Evidence of length contraction

  • Thread starter Adam
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  • #1
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Hello all.

I've recently had something of an epiphany regarding relativity. One of those moments when things become clear and it all makes sense. However, having not actually performed any of the experiments which may or may not support the whole thing, I have a question. Is there evidence of length contraction? If so, what is it? Are there any alternative explanations for it?

Basically it all started making sense in the most amazing way (and it's really far simpler than I had expected), but my understanding of it requires the acceptance of length contraction, which, as I said, I have not personally checked out much.
 

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  • #2
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No human has ever been able to actually see length contraction for himself. There is plenty of evidence for time dilation, otherwise short-lived fast-moving particles could not reach the distances they are routinely seen to reach. But in the rest frames of those particles, there is no time dilation. According to their frames, how then do they reach farther than they could otherwise? The solution is length contraction: they move for a small time (after which they decay), but the distance they travel (or technically, the distance that the rest of the world zooms by) is contracted in their frame. Does this help?
 
  • #3
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Unfortunately not. I am aware of the muon thing, but unfortunately it seems that without corroborating evidence from the other side of the matter, why not just assume they are travelling very fast? I know it doesn't fit, but it sure is the simple solution.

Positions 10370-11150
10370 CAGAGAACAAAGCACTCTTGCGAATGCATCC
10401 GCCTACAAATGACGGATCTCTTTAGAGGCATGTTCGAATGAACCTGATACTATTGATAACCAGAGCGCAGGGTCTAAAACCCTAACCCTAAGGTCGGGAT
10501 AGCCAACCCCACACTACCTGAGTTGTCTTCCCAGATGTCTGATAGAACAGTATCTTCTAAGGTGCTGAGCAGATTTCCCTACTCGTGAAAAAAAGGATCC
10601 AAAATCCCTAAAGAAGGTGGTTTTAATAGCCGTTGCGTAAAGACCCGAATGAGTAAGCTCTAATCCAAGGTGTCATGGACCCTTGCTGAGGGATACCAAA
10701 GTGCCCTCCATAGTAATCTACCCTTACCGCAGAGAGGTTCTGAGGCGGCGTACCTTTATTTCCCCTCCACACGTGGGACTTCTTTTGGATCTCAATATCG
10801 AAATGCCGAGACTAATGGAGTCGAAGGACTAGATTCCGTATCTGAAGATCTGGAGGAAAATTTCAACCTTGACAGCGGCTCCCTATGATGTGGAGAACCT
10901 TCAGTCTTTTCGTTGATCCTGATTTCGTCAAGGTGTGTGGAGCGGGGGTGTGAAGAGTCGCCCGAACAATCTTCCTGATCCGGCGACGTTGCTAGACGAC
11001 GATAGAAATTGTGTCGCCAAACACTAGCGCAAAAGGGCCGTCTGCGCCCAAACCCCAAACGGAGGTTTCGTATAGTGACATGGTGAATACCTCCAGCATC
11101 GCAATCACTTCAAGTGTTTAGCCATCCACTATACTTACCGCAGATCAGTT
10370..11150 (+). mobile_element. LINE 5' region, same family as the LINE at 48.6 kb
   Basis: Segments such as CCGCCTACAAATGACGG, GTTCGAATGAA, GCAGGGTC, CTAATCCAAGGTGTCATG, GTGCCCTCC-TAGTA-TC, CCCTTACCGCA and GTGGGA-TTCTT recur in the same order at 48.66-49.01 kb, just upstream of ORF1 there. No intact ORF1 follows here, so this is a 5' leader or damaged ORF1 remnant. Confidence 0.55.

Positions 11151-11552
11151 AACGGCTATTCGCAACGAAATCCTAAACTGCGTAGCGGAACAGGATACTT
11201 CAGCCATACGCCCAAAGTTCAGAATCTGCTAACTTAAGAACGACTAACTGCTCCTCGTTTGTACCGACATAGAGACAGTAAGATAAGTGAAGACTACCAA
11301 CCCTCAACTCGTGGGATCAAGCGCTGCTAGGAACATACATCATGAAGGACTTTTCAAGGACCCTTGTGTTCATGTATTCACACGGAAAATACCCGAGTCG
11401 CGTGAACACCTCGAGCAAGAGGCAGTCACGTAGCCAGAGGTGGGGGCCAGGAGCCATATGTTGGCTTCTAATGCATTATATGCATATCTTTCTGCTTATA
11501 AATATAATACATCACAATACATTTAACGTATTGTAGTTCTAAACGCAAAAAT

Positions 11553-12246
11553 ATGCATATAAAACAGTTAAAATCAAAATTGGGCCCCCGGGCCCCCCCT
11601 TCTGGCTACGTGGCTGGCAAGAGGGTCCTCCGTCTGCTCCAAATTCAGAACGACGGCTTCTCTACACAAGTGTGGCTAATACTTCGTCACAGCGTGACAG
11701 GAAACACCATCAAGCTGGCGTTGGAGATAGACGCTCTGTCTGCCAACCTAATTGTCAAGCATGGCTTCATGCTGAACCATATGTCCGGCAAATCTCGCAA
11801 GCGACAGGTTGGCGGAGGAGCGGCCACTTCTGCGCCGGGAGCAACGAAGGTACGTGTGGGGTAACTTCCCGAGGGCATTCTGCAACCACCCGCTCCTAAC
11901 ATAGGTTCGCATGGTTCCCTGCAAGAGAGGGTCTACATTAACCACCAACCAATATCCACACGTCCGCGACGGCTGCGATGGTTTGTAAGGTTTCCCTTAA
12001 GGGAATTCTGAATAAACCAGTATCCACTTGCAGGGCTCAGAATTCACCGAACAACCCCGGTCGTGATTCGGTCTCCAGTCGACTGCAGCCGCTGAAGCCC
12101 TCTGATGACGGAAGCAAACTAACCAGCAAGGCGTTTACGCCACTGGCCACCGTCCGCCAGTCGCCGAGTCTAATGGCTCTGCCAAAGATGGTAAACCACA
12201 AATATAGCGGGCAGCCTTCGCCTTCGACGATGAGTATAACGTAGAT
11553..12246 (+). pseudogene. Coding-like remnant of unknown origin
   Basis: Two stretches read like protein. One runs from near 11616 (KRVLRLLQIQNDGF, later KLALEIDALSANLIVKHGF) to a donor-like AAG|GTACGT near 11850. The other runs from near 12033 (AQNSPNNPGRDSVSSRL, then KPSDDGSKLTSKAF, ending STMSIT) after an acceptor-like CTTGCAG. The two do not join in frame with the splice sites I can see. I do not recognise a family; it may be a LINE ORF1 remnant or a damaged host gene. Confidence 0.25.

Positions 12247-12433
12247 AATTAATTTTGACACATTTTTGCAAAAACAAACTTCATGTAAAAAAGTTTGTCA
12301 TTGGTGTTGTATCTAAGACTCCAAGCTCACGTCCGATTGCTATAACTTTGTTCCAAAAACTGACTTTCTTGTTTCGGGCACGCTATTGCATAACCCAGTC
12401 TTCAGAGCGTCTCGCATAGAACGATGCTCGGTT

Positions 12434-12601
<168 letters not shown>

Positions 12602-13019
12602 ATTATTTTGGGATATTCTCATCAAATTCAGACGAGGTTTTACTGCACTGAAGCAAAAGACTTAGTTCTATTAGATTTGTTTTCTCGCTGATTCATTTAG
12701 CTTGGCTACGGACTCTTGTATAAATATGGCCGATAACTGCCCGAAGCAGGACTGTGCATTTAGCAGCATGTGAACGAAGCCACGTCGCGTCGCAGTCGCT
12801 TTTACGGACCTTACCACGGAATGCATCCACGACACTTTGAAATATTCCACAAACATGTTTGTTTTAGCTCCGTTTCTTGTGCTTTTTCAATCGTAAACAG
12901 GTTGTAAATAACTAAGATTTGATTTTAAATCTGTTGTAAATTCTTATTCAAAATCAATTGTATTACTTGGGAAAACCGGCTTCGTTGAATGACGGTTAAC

Okay, how about this. Can someone explain to me the mechanism by which length contraction occurs?
 
  • #4
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Thanks to another poster, of another time :smile:

Hear what Clifford Will has to say on the subject, as he describes the difference in rates between one clock on a tower and a second clock on the ground:

A question that is often asked is, Do the intrinsic rates of the emitter and receiver or of the clock change, or is it the light signal that changes frequency during its flight? The answer is that it doesn’t matter. Both descriptions are physically equivalent. Put differently, there is no operational way to distinguish between the two descriptions. Suppose that we tried to check whether the emitter and the receiver agreed in their rates by bringing the emitter down from the tower and setting it beside the receiver. We would find that indeed they agree. Similarly, if we were to transport the receiver to the top of the tower and set it beside the emitter, we would find that they also agree. But to get a gravitational red shift, we must separate the clocks in height; therefore, we must connect them by a signal that traverses the distance between them. But this makes it impossible to determine unambiguously whether the shift is due to the clocks or to the signal. The observable phenomenon is unambiguous: the received signal is blue shifted. To ask for more is to ask questions without observational meaning. This is a key aspect of relativity, indeed of much of modern physics: we focus only on observable, operationally defined quantities, and avoid unanswerable